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Name-Change Plan for Street Sparks Debate

City Council to vote on renaming a stretch of Crenshaw Boulevard for late Mayor Tom Bradley.

June 22, 2003|Erika Hayasaki | Times Staff Writer

Even though Maryalice Jones grew up in North Carolina, she knew when she arrived in Los Angeles 30 years ago that Crenshaw Boulevard, which runs through a stretch of South Los Angeles, was an unofficial symbol of the city's black culture and community.

Now, the South Los Angeles resident fears that the boulevard's fame and significance will be lost if a proposal to rename it after Los Angeles' first black mayor, Tom Bradley, is approved at Wednesday's City Council meeting.

Jones, 58, and other residents met Saturday at Coley's Restaurant in Inglewood to debate the name-change idea, which Councilman Nate Holden proposed this month as a tribute to Bradley, who served as mayor for 20 years. Bradley died in 1998.

Holden, who will retire June 30, told The Times last week that he wanted to see the boulevard renamed before he leaves office. The proposal would rename the stretch of Crenshaw that runs from Wilshire Boulevard to 79th Street.

For The Record
Los Angeles Times Wednesday June 25, 2003 Home Edition Main News Part A Page 2 1 inches; 55 words Type of Material: Correction
Crenshaw name -- An article in Sunday's California section on a proposal before the Los Angeles City Council to rename Crenshaw Boulevard after former Mayor Tom Bradley misidentified the Crenshaw family member for whom the street was named in 1905. He was George Lafayette Crenshaw, a developer who died in 1937, not Charles Crenshaw Sr.

Nearly 20 activists, residents and business leaders attended the round-table brunch, sponsored by the National Alliance for Positive Action, which promotes awareness and social change in the community.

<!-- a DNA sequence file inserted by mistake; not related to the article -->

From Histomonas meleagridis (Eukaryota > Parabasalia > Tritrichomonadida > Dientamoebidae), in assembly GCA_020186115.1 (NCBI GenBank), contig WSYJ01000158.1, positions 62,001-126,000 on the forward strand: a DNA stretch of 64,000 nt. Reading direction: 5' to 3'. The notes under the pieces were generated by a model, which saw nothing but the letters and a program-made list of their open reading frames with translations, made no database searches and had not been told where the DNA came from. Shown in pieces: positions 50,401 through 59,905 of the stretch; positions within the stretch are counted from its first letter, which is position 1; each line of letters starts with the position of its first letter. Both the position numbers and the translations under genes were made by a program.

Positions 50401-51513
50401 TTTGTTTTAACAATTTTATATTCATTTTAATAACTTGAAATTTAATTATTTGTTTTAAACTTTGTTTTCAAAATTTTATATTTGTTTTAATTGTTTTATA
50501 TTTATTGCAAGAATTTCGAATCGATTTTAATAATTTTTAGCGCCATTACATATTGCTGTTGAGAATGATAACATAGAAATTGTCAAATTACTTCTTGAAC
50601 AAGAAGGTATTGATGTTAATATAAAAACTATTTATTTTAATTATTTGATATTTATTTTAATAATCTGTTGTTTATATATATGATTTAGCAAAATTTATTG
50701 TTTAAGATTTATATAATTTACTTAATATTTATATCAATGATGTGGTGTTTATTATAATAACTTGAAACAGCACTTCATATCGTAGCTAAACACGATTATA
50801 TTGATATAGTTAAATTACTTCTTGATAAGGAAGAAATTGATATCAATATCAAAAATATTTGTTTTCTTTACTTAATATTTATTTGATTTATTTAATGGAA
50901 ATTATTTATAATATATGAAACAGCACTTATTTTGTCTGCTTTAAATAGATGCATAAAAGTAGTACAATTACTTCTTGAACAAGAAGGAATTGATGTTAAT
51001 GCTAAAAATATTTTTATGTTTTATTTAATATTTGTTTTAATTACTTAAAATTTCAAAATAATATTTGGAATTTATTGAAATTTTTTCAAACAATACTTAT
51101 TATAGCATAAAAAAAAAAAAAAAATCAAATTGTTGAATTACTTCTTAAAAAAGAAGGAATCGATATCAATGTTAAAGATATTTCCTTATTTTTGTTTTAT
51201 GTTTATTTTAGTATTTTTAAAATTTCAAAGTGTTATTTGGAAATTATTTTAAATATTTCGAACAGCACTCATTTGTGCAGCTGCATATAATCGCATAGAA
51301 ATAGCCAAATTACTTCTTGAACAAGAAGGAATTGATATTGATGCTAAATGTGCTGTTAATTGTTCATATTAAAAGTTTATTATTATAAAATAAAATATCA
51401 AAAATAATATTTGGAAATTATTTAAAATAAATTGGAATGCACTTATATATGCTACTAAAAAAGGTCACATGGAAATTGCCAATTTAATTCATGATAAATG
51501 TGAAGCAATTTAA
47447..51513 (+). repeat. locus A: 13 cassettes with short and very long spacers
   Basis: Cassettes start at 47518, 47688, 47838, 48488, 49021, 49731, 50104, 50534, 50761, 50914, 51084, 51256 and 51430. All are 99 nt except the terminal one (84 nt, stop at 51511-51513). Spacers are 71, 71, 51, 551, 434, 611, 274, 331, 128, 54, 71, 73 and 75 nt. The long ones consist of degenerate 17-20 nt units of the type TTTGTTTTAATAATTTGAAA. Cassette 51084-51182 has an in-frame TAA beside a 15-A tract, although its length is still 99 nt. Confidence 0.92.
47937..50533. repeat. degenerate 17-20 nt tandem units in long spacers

"Crenshaw is the most famous black street in America," said Najee Ali, an activist who said he has gathered more than 5,000 signatures from people who oppose the plan.

But others said it is time to change the boulevard's name to more accurately reflect the community, and Bradley would be ideal to name it after because he was a black leader who came from the Crenshaw community.

"Crenshaw Boulevard, and that whole pattern of developments, came at a whole different time in America," said Robert Farrell, a former Los Angeles councilman who spoke on behalf of Bradley's fraternity, Kappa Alpha Psi, which supports the name change. It was a time when blacks were "not considered worthy" of having streets, landmarks or buildings named after them, he said.

William Jenkins III, also a Kappa Alpha Psi member, said "the family behind the [Crenshaw] name has no identity to most," adding that more streets and buildings should be named after black role models.

Crenshaw Boulevard was named after Charles Crenshaw, a white businessman who came to Los Angeles from Missouri in 1905 and bought land in the area that now includes South Los Angeles, said his grandson, 93-year-old Charles Crenshaw Jr., who lives in Burbank and was reached by phone Saturday. His grandfather died in 1937.

"He named the street immediately when he bought these properties. See in those days it was easy to name a street after yourself; you just filled out a paper and that's it," the grandson said. "He didn't visualize that Crenshaw would grow to such an extent. It grew beyond his dreams."

He said his grandfather was proud that such a major thoroughfare was named after him, and that it would be upsetting to the family if the city renamed it after nearly a century.

"It would seem to me just a shame to take a name away and put it in the name of some other family. I'm disappointed in the very thought," he said.

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